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Dalan Overstreet, Administrator
This wasn’t the piece I was originally going to write. I was going to do the “Obligatory NBA Preview”. I had planned to present it as a somewhat disinterested article of NBA predictions and story-lines that every sports media outlet was doing.
To prep, I did some research. I was looking up individual and team stats: Points per, rebounds per, assists per, PER, Point Diff. and other metrics to make myself seem more knowledgeable. I wanted to find some basis for answering my questions about this season. Who will win it all? Who will win MVP? Will my Pistons win a playoff game for sanity’s sake? However, while in the muck of all this data, I only had one question:
Is this what Basketball is to me?
I am 25 today. The 90’s were my formative years. I grew up with gaudy jersey designs and the occasional brawl. The days when the people actually bothered with NBA Live. My generation of fans first watched the NBA Finals on NBC, when oddly enough nothing got you more hyped for hoops than music from John Tesh.
This was the time I could not care less about a player’s Box Plus/Minus. Those days when all you needed was your personal bias to be a legitimate fan. For me and my fellow 20-somethings this time, and the players that are most emblematic of the age, are fading.
I have vivid memories of the 1997 NBA Draft. Well, not the draft itself because we didn’t have cable, more-so the memory of the local news coverage of the Draft. My interest was rooted in my loyalty to University of Kentucky Basketball and All-American Ron Mercer (Still one of my favorite UK players). I was certain Mercer would go 1st. He didn’t. He was picked 6th.
Instead Tim Duncan, some no-name from Wake Forest, was drafted 1st overall. My six year old mind could not fathom how he was drafted ahead of the best player from Kentucky. To make matters worse, he joined the Spurs, headed by one of my mother’s least favorite players David Robinson (her hatred for him is still inexplicable to this day). This led me to resent the Big Fundamental for the entirety of his career.
I know it seems like I missed out on one of the greatest careers of ever, but it is actually the complete opposite. My thoughts on Timmy were rooted in the purest part of fandom. I watched all of his games that I could, hoping he would lose, but I watched all that I could. I was often disappointed by the results, but I was emotionally involved in the performance.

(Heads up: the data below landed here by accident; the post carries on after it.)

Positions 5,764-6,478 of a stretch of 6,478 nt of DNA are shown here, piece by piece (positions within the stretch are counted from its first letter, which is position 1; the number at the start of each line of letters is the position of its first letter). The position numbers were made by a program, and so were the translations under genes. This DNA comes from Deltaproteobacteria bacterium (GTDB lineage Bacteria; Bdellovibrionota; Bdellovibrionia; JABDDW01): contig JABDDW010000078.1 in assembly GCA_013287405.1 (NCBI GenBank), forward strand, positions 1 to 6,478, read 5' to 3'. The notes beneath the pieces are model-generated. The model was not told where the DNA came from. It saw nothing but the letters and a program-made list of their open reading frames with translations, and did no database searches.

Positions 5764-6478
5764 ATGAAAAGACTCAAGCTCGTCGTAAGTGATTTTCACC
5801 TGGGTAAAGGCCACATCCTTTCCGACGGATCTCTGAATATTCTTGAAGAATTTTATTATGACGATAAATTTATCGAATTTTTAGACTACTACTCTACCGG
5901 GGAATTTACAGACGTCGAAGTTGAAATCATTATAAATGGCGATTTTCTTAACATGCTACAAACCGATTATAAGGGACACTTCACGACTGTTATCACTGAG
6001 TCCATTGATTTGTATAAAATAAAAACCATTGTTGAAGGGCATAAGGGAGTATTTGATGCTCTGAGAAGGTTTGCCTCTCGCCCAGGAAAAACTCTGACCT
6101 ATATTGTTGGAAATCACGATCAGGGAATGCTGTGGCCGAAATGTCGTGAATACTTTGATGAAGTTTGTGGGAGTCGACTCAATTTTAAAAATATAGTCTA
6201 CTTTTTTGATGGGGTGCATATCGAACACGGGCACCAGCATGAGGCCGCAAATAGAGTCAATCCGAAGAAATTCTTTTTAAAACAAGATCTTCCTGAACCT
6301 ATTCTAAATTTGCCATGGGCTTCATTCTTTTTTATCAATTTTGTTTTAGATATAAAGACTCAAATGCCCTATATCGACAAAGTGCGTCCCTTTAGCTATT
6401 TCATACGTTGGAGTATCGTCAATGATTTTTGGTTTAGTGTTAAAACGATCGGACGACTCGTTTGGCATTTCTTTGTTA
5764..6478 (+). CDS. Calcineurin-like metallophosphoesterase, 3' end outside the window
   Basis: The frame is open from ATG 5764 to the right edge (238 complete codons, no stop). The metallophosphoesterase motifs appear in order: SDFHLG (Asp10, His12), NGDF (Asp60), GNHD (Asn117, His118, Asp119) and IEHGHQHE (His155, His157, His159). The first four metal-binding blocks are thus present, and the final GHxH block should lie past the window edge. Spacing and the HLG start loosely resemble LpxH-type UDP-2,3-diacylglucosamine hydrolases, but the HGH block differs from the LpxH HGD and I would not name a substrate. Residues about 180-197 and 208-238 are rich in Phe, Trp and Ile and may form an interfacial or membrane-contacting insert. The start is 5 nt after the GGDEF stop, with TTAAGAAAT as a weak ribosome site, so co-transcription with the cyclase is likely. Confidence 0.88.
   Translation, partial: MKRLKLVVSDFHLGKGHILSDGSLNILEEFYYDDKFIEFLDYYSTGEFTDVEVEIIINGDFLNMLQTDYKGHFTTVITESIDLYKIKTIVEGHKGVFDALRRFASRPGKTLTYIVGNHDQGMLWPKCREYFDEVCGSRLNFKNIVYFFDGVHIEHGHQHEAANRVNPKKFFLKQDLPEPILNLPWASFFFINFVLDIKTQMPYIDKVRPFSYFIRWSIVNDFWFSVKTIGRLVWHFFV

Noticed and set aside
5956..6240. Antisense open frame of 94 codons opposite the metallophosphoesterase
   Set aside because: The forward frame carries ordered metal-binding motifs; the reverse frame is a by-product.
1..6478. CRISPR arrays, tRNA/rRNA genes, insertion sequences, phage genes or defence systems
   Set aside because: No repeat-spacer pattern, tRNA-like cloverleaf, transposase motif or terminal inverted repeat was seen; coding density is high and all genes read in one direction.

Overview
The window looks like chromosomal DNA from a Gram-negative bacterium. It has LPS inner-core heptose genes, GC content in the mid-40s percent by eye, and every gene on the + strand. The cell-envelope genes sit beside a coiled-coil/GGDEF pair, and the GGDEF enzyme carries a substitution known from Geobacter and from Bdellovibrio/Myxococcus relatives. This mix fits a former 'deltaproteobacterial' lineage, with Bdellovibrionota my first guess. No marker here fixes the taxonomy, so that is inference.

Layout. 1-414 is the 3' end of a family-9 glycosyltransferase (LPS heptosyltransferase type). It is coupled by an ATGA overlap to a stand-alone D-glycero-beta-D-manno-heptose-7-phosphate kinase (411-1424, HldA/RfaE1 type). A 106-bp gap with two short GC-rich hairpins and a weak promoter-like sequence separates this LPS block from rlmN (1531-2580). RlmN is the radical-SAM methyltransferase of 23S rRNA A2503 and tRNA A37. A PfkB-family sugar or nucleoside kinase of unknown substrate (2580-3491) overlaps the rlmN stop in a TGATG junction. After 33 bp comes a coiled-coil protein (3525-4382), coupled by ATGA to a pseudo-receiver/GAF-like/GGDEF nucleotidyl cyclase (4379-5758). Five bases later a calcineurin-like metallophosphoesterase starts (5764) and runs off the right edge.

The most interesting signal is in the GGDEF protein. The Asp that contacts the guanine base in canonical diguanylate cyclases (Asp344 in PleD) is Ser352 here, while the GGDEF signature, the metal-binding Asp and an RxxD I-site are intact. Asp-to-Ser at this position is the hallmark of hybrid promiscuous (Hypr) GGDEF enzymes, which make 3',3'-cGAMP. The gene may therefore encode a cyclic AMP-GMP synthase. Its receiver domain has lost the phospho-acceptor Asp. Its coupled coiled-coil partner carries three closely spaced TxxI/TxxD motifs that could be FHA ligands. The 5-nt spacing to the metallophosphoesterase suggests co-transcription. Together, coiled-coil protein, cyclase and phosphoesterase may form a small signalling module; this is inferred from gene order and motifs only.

I could tell you about my disdain for Kobe Bryant partially stems from the fact only one NBA Courtside was made. I could also tell you that my love for Kevin Garnett began when my mother surprised me with his away jersey after school in 3rd grade. I could even tell you that my Piston fan-hood started when they drafted Tayshaun Prince in 2002 in, after four years with the Big Blue Nation.
Yeah, we are witnessing some All-Time great basketball today, but the league is filled with players who I have always seen through an analytical lens. I remember watching Lebron’s mixtapes. I remember reading Kevin Durant’s Scouting Reports. I remember the talks with my friends about Steph’s closest NBA Comparison.
The difference is my views and opinions of these players have to make some kind of sense and be supported by some kind of logic. It’s true for today’s top guys, but not Duncan. Not Kobe. Not KG. Not Allen Iverson, Tracy McGrady or Chris Webber.
These were the guys that were able to capture my imagination. The guys who I combined myself with to create my players in video games. The guys whose moves I used to try to copy when I played in my grandmother’s backyard or when I played H-O-R-S-E for dollar bills.
The NBA season begins today, but only five guys from the 90s remain: Dirk Nowtizki, Vince Carter, Paul Pierce, Jason Terry and Ron Artest. Once these guys hang it up, the Association will be like everything else. My understanding of the league will absolutely be based in reason. My arguments for who deserves to be on the All-Star team will surely include a guy’s Usage Percentage. My basis for the best player alive rooted in their win shares.
All the logic, all the numbers mean less to me than the jersey I got when I was in 3rd grade.